Working with a remote team will involve some challenges, and one of them is how to hold regular project review meetings with your developers, who could be an ocean away. In this post, we give you tips on how you can conduct meetings effectively in a distributed team set-up.

TIP 1: Set the frequency of meetings

Create a working rhythm for the team by establishing the frequency of meetings right from the start. Start with weekly schedules, usually on a Monday. Then from there, set monthly or quarterly project reviews as you see fit.

You and your remote team must agree on a schedule that allows for maximum availability of all, or at least key members. If you have team members working on a different time zone, have them manage their time in order to align with the schedule of meetings.

TIP 2: Use collaboration and communication tools

Take full advantage of various collaboration and project management platforms that not only allow you and your remote team to work on a project together, but also allow you to monitor various stages and completion levels of the project. Examples of popular collaboration and project management options include:

  1. Trello
  2. Confluence
  3. JIRA
  4. InVision
  5. GitHub
  6. Google Drive

When conducting meetings, use messaging services that come with video chatting capabilities. For better results, utilize platforms that allow you and your team to share the computer screen during a call.

If you have team members joining the meeting who are outside the office, select messaging tools that are compatible with both desktop computers and mobile devices.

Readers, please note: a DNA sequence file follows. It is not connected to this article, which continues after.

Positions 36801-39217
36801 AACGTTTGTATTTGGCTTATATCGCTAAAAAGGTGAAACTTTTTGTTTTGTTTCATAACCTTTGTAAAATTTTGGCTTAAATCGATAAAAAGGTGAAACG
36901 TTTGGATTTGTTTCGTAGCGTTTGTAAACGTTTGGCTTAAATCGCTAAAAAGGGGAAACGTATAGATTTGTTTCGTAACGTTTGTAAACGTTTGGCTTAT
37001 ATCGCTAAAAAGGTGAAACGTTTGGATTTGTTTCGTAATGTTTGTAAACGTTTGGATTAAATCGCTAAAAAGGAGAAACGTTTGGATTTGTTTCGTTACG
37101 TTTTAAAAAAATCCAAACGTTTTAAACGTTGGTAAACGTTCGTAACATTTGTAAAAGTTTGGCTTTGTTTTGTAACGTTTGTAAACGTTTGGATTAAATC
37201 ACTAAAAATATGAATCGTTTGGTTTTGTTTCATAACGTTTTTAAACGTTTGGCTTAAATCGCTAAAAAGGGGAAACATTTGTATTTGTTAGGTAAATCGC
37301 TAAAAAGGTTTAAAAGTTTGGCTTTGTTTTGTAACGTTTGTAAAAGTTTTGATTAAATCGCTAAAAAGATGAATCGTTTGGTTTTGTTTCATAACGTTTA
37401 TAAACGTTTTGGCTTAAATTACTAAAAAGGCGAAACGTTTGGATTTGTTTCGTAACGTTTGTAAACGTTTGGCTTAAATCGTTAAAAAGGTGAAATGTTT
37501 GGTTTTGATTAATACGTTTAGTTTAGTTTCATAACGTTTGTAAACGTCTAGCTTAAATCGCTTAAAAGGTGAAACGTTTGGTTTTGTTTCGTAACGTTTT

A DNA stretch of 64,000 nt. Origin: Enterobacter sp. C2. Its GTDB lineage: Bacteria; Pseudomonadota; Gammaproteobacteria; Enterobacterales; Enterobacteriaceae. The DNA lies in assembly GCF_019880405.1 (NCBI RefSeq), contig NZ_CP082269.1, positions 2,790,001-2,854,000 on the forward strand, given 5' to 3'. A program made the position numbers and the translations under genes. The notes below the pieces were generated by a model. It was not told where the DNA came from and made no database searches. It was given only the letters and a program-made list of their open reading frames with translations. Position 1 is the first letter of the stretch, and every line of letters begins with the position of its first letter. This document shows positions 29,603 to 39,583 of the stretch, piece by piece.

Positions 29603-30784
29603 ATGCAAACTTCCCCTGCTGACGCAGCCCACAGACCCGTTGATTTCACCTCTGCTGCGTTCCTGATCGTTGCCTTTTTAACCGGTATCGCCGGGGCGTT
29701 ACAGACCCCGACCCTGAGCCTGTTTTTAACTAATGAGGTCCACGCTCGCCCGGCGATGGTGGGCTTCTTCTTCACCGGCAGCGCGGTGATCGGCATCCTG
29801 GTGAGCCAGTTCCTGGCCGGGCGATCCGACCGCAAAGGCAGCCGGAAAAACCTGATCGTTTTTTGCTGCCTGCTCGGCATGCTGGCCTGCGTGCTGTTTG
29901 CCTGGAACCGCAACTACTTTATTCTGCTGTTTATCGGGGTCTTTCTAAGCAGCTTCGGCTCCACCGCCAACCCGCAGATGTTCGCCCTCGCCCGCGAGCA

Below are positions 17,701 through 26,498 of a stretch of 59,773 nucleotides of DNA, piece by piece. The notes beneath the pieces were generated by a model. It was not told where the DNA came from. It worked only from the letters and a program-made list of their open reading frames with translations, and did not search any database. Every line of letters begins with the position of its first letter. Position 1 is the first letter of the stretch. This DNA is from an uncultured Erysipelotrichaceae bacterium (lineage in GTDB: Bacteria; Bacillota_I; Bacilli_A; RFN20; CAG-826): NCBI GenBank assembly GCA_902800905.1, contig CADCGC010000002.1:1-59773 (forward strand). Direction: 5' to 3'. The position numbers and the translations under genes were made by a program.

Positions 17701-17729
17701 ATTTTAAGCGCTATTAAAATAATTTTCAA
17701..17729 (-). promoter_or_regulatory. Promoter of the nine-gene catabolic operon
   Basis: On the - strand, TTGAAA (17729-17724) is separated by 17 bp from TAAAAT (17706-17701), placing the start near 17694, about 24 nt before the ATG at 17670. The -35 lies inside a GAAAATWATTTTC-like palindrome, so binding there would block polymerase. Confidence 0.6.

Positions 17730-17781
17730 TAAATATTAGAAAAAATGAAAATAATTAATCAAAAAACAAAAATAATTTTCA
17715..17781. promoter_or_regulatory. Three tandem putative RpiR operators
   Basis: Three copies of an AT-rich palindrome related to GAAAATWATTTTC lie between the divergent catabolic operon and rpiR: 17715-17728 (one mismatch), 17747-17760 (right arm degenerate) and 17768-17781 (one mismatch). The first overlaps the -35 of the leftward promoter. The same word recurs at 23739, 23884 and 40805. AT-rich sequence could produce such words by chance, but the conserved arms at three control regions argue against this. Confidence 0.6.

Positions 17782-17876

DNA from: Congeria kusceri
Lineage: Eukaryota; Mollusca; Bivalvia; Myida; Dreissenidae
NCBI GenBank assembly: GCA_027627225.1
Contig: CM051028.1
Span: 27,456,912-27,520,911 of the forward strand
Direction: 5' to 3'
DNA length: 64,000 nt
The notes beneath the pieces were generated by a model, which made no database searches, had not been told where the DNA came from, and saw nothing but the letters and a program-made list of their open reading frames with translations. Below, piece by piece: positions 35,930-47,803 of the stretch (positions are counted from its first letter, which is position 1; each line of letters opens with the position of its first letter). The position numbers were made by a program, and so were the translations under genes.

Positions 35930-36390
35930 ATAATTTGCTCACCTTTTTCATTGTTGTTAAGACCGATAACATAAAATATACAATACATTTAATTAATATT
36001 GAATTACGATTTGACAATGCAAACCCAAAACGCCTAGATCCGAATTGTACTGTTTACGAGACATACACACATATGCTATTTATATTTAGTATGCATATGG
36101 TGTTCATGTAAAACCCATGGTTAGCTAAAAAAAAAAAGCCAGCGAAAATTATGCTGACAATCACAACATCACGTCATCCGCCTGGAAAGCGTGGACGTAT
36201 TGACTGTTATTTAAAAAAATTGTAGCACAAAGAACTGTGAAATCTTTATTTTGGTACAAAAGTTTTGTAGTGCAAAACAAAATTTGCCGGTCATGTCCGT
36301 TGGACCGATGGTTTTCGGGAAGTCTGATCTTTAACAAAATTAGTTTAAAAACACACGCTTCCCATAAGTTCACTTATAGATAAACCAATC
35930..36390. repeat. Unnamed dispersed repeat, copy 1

TIP 3: Prepare the agenda or study points for discussion before meetings

Be prepared for every meeting. Set the agenda, and then cascade it to all participating members before any schedule meeting. The earlier, the better.

Again, take full advantage of collaboration or project management tools in establishing the points of discussion in advance. Furthermore, use that opportunity to review the latest developments yourself. Also, expect some probable questions that will come up during a meeting.

On a related note, ready the equipment, devices, or software tools that you will use before every meeting.

TIP 4: Set expectations for the next meeting

After every meeting, be sure to set expectations and even deadlines, either for the next scheduled meeting or for subsequent ones. Be firm and clear, but realistic.

Document everything (these can be done through project management tools) to allow for proper syncing, ensuring that there are no redundant completions or neglected tasks (e.g. because everybody thinks somebody has already done it).

BONUS TIP: Go for live face-to-face communication

Alway aim for more face-to-face meetings with your team members, wherever they are. Face-to-face meetings through video chats trump email and text-only messaging every time. The more you interact with your team through video chat, the better trust and rapport you can build, simply because you get to see the personalities of every member, which you can’t do via email or chat. Lastly, always remember that over-communicating is always better than under-communicating. Good luck on your next meeting.